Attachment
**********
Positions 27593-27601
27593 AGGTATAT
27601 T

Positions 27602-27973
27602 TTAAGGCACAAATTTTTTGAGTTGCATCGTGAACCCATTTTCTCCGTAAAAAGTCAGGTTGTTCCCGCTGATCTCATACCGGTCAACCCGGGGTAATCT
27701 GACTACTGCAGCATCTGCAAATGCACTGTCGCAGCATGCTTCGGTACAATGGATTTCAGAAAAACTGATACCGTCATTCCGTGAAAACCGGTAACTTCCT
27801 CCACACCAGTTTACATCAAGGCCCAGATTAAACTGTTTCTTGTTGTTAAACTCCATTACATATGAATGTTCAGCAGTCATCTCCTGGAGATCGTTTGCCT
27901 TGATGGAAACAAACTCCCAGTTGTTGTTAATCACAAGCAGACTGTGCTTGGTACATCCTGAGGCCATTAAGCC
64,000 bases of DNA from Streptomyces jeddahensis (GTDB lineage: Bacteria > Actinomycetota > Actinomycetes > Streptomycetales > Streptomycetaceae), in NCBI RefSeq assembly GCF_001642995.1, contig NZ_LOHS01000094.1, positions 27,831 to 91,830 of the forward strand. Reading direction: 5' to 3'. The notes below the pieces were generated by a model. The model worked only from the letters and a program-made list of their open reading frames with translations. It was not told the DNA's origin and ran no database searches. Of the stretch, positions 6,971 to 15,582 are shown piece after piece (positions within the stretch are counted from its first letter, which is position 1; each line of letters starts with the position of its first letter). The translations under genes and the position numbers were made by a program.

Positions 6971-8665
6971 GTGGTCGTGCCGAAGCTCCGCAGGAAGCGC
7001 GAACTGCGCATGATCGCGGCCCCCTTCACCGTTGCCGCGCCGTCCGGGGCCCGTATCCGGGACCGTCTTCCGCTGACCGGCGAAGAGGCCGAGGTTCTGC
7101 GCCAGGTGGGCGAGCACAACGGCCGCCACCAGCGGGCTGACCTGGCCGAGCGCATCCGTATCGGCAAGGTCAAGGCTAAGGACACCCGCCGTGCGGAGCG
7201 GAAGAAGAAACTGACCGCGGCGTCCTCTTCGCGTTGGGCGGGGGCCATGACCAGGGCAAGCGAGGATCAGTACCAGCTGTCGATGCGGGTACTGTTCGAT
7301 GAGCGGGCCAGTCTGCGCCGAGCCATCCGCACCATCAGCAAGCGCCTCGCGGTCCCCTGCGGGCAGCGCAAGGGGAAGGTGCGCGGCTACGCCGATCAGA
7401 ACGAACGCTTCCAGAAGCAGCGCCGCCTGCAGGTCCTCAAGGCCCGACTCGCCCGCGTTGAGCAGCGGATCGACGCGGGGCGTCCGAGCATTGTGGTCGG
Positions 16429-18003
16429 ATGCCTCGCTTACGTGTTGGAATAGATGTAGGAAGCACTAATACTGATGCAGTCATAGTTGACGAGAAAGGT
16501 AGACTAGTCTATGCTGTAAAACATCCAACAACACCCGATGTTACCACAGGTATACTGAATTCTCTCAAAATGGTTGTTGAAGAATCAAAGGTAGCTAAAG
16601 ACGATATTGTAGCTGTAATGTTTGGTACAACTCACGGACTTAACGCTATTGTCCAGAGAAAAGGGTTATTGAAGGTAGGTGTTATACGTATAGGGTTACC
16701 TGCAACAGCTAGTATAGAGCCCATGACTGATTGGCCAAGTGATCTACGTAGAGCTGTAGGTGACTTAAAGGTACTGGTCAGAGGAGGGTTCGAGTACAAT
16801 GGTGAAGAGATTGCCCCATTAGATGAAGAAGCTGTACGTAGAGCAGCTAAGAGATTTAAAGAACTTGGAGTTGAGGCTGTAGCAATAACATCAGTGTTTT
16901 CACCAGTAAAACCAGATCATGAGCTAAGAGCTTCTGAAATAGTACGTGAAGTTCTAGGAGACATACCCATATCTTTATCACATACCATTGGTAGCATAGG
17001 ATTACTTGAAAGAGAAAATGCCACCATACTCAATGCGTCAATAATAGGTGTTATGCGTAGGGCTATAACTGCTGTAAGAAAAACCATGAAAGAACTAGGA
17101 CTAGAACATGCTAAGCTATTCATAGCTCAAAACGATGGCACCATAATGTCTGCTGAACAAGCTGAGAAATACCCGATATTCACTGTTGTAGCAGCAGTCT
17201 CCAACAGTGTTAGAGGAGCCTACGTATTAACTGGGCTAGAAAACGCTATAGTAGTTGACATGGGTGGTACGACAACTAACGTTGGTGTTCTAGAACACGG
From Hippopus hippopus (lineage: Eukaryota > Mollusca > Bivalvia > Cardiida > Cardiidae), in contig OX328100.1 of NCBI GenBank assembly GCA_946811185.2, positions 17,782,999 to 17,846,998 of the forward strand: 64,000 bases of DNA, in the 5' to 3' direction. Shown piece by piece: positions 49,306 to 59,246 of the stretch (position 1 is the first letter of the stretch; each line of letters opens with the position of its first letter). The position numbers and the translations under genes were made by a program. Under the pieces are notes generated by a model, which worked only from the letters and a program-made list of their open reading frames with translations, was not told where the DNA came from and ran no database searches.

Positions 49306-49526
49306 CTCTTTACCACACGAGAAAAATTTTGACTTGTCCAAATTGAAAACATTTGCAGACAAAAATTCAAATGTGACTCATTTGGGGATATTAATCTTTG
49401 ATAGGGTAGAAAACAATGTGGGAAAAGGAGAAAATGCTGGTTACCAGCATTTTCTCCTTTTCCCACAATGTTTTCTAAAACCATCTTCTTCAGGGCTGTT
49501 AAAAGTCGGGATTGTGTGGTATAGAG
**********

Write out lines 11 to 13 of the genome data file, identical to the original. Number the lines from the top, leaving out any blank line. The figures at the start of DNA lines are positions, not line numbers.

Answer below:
6971 GTGGTCGTGCCGAAGCTCCGCAGGAAGCGC
7001 GAACTGCGCATGATCGCGGCCCCCTTCACCGTTGCCGCGCCGTCCGGGGCCCGTATCCGGGACCGTCTTCCGCTGACCGGCGAAGAGGCCGAGGTTCTGC
7101 GCCAGGTGGGCGAGCACAACGGCCGCCACCAGCGGGCTGACCTGGCCGAGCGCATCCGTATCGGCAAGGTCAAGGCTAAGGACACCCGCCGTGCGGAGCG